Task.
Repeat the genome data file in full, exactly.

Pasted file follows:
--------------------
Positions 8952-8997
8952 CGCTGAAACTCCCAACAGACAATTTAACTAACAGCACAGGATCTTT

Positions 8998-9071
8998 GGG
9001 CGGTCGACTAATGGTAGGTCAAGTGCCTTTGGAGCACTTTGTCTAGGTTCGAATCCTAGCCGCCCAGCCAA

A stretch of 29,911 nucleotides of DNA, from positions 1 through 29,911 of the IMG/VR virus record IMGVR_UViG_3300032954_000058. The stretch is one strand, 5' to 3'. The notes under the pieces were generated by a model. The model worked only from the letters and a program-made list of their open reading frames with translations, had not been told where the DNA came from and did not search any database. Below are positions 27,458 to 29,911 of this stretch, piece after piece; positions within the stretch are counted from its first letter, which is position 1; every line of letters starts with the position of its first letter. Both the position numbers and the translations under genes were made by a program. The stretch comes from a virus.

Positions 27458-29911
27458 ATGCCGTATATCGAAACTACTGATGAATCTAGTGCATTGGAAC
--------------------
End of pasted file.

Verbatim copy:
Positions 8952-8997
8952 CGCTGAAACTCCCAACAGACAATTTAACTAACAGCACAGGATCTTT

Positions 8998-9071
8998 GGG
9001 CGGTCGACTAATGGTAGGTCAAGTGCCTTTGGAGCACTTTGTCTAGGTTCGAATCCTAGCCGCCCAGCCAA

A stretch of 29,911 nucleotides of DNA, from positions 1 through 29,911 of the IMG/VR virus record IMGVR_UViG_3300032954_000058. The stretch is one strand, 5' to 3'. The notes under the pieces were generated by a model. The model worked only from the letters and a program-made list of their open reading frames with translations, had not been told where the DNA came from and did not search any database. Below are positions 27,458 to 29,911 of this stretch, piece after piece; positions within the stretch are counted from its first letter, which is position 1; every line of letters starts with the position of its first letter. Both the position numbers and the translations under genes were made by a program. The stretch comes from a virus.

Positions 27458-29911
27458 ATGCCGTATATCGAAACTACTGATGAATCTAGTGCATTGGAAC